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Dustin A. Lewis, Naz K. Modirzadeh & Jessica S. Burniske, The Counter-Terrorism Committee Executive Directorate and International Humanitarian Law: Preliminary Considerations for States (Harv. L. Sch. Program on Int’l L. & Armed Conflict (HLS PILAC) Legal Briefing, Mar. 1, 2020).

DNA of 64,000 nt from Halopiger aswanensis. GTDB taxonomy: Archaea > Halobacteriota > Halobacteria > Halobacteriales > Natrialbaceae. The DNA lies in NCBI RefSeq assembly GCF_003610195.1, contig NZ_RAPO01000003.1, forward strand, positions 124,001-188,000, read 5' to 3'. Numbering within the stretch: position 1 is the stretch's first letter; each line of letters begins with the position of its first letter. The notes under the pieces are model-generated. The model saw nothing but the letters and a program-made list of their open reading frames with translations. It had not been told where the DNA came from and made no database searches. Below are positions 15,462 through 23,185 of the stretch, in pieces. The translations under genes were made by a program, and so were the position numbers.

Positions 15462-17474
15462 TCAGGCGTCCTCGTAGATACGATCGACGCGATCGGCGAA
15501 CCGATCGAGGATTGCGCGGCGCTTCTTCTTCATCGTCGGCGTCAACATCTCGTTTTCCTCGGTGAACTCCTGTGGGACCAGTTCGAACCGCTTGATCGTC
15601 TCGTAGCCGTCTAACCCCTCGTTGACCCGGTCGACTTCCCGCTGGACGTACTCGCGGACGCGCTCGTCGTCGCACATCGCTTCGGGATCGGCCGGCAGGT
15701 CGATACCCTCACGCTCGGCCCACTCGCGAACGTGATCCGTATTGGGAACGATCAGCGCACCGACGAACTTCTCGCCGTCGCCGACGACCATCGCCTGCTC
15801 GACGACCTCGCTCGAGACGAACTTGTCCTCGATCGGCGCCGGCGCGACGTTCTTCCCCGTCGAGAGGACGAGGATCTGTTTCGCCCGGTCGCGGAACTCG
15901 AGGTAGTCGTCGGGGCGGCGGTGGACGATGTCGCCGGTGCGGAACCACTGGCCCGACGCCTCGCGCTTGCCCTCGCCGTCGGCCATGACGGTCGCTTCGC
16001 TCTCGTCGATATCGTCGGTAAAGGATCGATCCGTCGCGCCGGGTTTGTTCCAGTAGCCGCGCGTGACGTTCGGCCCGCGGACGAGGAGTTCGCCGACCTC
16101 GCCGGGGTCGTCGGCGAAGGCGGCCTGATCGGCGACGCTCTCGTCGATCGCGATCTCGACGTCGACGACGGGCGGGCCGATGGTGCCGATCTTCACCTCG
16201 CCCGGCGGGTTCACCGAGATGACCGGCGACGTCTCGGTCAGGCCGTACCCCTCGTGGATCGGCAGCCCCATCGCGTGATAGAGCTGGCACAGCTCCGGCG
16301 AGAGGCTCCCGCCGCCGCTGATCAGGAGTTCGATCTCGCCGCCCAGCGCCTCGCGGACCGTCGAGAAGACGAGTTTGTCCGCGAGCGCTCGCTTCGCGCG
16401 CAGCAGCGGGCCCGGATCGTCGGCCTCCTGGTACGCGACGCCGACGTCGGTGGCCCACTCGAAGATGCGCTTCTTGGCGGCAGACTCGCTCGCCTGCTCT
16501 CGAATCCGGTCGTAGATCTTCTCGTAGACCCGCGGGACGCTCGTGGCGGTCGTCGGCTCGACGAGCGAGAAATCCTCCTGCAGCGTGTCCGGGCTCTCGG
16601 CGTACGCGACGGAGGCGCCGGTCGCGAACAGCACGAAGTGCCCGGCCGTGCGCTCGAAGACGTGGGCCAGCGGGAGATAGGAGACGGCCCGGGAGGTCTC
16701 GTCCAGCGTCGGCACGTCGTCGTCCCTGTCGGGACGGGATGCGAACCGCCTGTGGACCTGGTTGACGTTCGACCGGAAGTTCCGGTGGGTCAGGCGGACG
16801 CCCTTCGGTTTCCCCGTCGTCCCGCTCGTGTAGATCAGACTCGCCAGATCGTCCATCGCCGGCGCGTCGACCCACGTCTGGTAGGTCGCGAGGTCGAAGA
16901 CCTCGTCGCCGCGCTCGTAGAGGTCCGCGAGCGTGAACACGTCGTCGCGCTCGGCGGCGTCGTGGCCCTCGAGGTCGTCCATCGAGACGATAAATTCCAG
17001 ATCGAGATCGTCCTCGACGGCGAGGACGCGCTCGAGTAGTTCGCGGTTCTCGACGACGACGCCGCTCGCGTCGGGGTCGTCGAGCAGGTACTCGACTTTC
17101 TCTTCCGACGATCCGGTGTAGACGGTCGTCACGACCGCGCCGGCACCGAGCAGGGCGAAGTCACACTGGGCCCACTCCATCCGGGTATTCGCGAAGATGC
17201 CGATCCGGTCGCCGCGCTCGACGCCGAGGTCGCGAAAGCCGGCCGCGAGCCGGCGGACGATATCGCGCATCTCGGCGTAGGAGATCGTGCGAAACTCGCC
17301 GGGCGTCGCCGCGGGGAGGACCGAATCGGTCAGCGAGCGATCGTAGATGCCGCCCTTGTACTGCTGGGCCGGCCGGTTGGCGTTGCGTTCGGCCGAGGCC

Abstract: In developing international humanitarian law (IHL), States have aimed in part to lay down the primary normative and operational framework pertaining to principled humanitarian action in situations of armed conflict. The possibility that certain counterterrorism measures may be instituted in a manner that intentionally or unintentionally impedes such action has been recognized by an increasingly wide array of States and entities, including the United Nations Security Council and the U.N. Secretary-General. At least two aspects of the contemporary international discourse on intersections between principled humanitarian action and counterterrorism measures warrant more sustained attention. The first concerns who is, and who ought to be, in a position to authentically and authoritatively interpret and apply IHL in this area. The second concerns the relationships between IHL and other possibly relevant regulatory frameworks, including counterterrorism mandates flowing from decisions of the U.N. Security Council. Partly in relation to those two axes of the broader international discourse, a debate has emerged regarding whether the U.N. Security Council may authorize one particular counterterrorism entity — namely, the Counter-Terrorism Committee Executive Directorate (CTED) — to interpret and assess compliance with IHL pertaining to humanitarian action in relation to certain counterterrorism contexts. In a new legal briefing for the Harvard Law School Program on International Law and Armed Conflict (HLS PILAC), Dustin A. Lewis, Naz K. Modirzadeh, and Jessica S. Burniske seek to help inform that debate by raising some preliminary considerations regarding that possibility. The authors focus on the possible implications of States and other relevant actors pursuing various responses or not responding to this debate. One of the authors’ goals is to help raise awareness of this area with a focus on perspectives drawn from international law. Another is to invite a broader engagement with the question of the preservation of the humanitarian commitments laid down in IHL in a period marked by a growing number — and a deepening — of the intersections between situations of armed conflict and measures to suppress terrorism.